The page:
I considered ranking the parks I’ve seen this year, but it’s always difficult to choose amongst such cool places. Each is in their own way special, whether it’s because of the terrain or the memories you create there. However, a few of this year’s experiences stick out.
One of those moments was seeing the bat show at Carlsbad Caverns National Park. Another was finally—finally!—visiting the north rim of Grand Canyon National Park. Or being part of some amazing sunset light at White Sands National Monument. Or collecting wild blackberries by kayak in Whiskeytown National Recreation Area. Or exploring Fern Canyon in Redwoods State and National Parks. Or spending several days kayaking through Canyonlands National Park.
There were certainly other moments, special moments, and others that are more forgettable, but each unique and special in its own way.
I’ve been particularly bad about posting photos and trip summaries from the trips I’ve taken this year. I’m hoping to start getting those up in the next few months.
So what are my 2011 National Park goals? I’m not sure yet—I suspect that it’ll be a relatively lean year, but I’m definitely hoping to mark off a few more. Do you have any national park trips planned this year?
One of the things I’ve enjoyed most about my national park quest is that it pushes me to visit places I wouldn’t otherwise visit. It encourages me to step outside of what I know and am interested in to at least dabble in something new. I may not come away with a deep appreciation of that topic, but at least I’ll know a little bit more about it. Or, at the very least, know more about how I feel about it.
There have been a few of these places along the way. George Rogers Clark National Historic Park’s huge granite memorial, which clearly deserved to be the central attraction of a major city but was instead plopped down seemingly nowhere. The visitor center at Brown vs Board of Education National Historic Site, which stands as the most emotionally moving I’ve seen. The incredibly high tree canopy of Congaree National Park, the largest remnant of an old growth floodplain forest on the continent, which seems tucked away in South Carolina. And so forth.
Add to that list Vicksburg National Military Park. Well, at least two components of it. I was greatly impressed with the Illinois Monument, which reminded me a bit of both the archives building and the George Rogers Clark memorial I mentioned above. And I was completely caught off guard by the USS Cairo (pronounced KAY-row). I remember seeing a picture of an armor-clad Civil War battleship back in school, but had no idea that we were going to see one until we turned the corner on the driving tour. Both unleashed those unexpected fleeting moments of excitement when you first realize that there’s something much cooler to this place than you had anticipated. The thrill of discovery, you might call it.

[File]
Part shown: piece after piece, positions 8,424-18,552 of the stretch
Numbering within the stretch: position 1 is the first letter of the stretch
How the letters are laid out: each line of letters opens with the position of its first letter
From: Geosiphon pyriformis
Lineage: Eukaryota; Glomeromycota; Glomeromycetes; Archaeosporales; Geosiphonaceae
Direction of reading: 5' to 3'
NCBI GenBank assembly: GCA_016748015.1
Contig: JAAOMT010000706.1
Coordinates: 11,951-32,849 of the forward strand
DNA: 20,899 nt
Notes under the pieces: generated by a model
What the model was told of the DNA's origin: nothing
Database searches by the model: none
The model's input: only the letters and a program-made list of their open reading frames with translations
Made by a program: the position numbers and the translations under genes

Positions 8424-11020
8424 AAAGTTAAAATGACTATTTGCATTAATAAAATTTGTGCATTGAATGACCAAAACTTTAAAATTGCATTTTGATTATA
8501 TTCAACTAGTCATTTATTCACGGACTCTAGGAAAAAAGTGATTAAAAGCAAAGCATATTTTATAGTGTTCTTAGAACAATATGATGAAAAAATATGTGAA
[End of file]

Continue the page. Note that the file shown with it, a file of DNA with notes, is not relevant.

Touring the national parks has focused our attention on learning more about the country in which we live; experiencing, at least within a narrow focus, some of what it’s meant to be American or experience a bit of America. There have been a few disappointing parks we’ve visited, but it’s always because we wanted to learn more than the park has resources to provide. And even in those disappointments, we gain a new understanding of the natural or cultural heritage that we must continue to protect. But most of the time, we walk away excited and awed by some magnificent fact or memorable experience of a place we may not ever had taken the trouble to see. It’s these kinds of pleasant surprises that energize me through the year in protecting a new set of worthy places.
In less than 72 hours, Kim and I will be departing on another of our national park roadtrips. It’ll be the first time we’ll be roadtripping sans Forester since we got her. It feels a little weird.
It’s the right decision to leave her at home – she’s in need of new tires, struts, and her check engine light has been blazing for a month or two now. And we’ll save some serious gas money on the trip, too. But we’ve created enough memories with her that it’s odd to plan a trip in a different vehicle.
Not that it’s been uncommon for us to take a trip in a borrowed vehicle. Our first trip together, to Las Vegas in March 1997, featured us rolling down Las Vegas Boulevard in my dad’s Cadillac (we didn’t even own a working car back then). We borrowed Jessica’s old – well, I forget what it was, but it was old – car to get to Mt Rainier National Park in 2002. And we’ve put nearly as many highway miles on my mom’s Highlander as she has. We enjoyed roadtrips in our Altima years ago, but even then, we often opted for my mom’s SUV.
This time, we’re borrowing my dad’s Prius (thanks Dad!). It’ll save us about $300 in gas on the trip, and well, its check engine light isn’t on. But it won’t be without its challenges. Our favorite cooler doesn’t fit in the trunk, and I’m not even sure our backup cooler will. It doesn’t have an auxillary jack for the iPod, or amazingly, even a cd player (I guess we’re back to using those cassette tape adaptors). It “features” golf-related bumper stickers. Worst of all is that we won’t be able to add to our (incomplete) collection of photos of the Forester in national park units. Or capture a shot of the odometer as it digitally rolls over to 130,000 miles. Or…well, you get the picture.
It’s funny how attached you can get to an old friend…